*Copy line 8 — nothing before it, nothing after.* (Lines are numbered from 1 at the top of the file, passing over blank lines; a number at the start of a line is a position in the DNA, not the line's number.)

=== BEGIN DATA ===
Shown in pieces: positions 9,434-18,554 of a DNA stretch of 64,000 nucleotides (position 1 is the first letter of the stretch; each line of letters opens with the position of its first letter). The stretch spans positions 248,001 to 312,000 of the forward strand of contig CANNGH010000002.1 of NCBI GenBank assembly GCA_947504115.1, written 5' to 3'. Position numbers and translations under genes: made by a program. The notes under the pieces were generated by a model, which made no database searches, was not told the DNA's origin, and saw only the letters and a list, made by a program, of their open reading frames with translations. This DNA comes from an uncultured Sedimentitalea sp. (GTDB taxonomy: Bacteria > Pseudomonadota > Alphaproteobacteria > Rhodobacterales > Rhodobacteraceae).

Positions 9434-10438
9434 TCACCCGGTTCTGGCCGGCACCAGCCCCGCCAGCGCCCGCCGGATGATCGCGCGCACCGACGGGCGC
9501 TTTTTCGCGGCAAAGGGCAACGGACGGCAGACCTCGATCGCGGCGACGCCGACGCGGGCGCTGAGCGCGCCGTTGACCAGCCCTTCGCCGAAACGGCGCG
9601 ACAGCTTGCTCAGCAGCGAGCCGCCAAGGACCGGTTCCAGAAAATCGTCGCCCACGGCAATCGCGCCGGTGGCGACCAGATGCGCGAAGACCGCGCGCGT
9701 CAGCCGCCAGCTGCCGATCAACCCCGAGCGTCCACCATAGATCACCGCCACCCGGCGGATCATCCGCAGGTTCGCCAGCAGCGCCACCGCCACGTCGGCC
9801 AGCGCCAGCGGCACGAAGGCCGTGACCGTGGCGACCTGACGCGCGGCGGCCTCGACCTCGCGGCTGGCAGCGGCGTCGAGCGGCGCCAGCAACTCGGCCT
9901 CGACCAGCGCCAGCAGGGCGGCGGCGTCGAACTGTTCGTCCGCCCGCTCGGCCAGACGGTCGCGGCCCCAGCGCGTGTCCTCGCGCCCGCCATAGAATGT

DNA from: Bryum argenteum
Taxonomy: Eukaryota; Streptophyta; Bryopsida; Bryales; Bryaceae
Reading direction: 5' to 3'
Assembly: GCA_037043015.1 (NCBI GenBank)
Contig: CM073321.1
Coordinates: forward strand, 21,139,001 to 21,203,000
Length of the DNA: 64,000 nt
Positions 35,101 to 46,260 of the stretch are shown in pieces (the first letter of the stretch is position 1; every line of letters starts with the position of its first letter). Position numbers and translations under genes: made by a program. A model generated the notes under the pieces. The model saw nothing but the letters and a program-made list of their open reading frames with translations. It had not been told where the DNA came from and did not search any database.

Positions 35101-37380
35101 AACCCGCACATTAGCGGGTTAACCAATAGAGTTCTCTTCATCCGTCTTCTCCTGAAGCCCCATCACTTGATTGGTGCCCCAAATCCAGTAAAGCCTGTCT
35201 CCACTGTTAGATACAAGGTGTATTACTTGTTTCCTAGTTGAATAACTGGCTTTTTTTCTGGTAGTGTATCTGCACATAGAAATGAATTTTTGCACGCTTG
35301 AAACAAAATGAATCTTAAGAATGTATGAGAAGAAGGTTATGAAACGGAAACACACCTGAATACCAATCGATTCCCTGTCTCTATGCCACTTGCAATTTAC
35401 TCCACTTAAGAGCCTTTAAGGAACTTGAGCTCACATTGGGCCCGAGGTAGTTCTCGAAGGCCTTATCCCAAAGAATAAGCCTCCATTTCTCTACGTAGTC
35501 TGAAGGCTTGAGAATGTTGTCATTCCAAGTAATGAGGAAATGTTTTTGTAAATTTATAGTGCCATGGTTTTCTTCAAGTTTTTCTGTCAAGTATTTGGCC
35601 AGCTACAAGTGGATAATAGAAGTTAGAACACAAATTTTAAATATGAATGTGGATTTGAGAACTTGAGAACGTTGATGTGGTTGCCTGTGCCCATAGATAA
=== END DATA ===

9901 CGACCAGCGCCAGCAGGGCGGCGGCGTCGAACTGTTCGTCCGCCCGCTCGGCCAGACGGTCGCGGCCCCAGCGCGTGTCCTCGCGCCCGCCATAGAATGT